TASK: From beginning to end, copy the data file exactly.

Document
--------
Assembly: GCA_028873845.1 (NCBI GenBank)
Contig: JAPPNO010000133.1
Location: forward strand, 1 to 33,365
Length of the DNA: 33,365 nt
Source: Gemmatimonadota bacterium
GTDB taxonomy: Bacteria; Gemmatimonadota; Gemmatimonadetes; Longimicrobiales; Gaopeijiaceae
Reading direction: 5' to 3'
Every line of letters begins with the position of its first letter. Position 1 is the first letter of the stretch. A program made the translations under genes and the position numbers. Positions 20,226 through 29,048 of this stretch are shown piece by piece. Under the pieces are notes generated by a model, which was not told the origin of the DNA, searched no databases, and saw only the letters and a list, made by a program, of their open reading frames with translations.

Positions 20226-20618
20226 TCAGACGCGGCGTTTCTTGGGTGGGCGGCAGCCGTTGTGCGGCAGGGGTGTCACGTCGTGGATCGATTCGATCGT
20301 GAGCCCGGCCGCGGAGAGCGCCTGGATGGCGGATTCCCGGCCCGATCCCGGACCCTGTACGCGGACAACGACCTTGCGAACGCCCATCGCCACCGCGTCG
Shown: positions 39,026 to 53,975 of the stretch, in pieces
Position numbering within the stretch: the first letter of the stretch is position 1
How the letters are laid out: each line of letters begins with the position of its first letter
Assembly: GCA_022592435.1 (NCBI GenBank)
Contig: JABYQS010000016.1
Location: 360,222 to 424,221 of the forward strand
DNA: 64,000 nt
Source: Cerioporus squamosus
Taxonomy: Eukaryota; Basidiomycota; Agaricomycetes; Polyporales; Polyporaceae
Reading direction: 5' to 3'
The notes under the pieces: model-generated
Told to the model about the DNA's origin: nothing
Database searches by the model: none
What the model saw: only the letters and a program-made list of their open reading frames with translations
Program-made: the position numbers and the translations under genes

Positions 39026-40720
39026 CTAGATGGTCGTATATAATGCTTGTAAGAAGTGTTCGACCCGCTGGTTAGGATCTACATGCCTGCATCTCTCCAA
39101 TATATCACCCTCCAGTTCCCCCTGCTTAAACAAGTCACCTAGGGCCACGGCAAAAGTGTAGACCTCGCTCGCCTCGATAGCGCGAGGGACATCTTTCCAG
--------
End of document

Assembly: GCA_028873845.1 (NCBI GenBank)
Contig: JAPPNO010000133.1
Location: forward strand, 1 to 33,365
Length of the DNA: 33,365 nt
Source: Gemmatimonadota bacterium
GTDB taxonomy: Bacteria; Gemmatimonadota; Gemmatimonadetes; Longimicrobiales; Gaopeijiaceae
Reading direction: 5' to 3'
Every line of letters begins with the position of its first letter. Position 1 is the first letter of the stretch. A program made the translations under genes and the position numbers. Positions 20,226 through 29,048 of this stretch are shown piece by piece. Under the pieces are notes generated by a model, which was not told the origin of the DNA, searched no databases, and saw only the letters and a list, made by a program, of their open reading frames with translations.

Positions 20226-20618
20226 TCAGACGCGGCGTTTCTTGGGTGGGCGGCAGCCGTTGTGCGGCAGGGGTGTCACGTCGTGGATCGATTCGATCGT
20301 GAGCCCGGCCGCGGAGAGCGCCTGGATGGCGGATTCCCGGCCCGATCCCGGACCCTGTACGCGGACAACGACCTTGCGAACGCCCATCGCCACCGCGTCG
Shown: positions 39,026 to 53,975 of the stretch, in pieces
Position numbering within the stretch: the first letter of the stretch is position 1
How the letters are laid out: each line of letters begins with the position of its first letter
Assembly: GCA_022592435.1 (NCBI GenBank)
Contig: JABYQS010000016.1
Location: 360,222 to 424,221 of the forward strand
DNA: 64,000 nt
Source: Cerioporus squamosus
Taxonomy: Eukaryota; Basidiomycota; Agaricomycetes; Polyporales; Polyporaceae
Reading direction: 5' to 3'
The notes under the pieces: model-generated
Told to the model about the DNA's origin: nothing
Database searches by the model: none
What the model saw: only the letters and a program-made list of their open reading frames with translations
Program-made: the position numbers and the translations under genes

Positions 39026-40720
39026 CTAGATGGTCGTATATAATGCTTGTAAGAAGTGTTCGACCCGCTGGTTAGGATCTACATGCCTGCATCTCTCCAA
39101 TATATCACCCTCCAGTTCCCCCTGCTTAAACAAGTCACCTAGGGCCACGGCAAAAGTGTAGACCTCGCTCGCCTCGATAGCGCGAGGGACATCTTTCCAG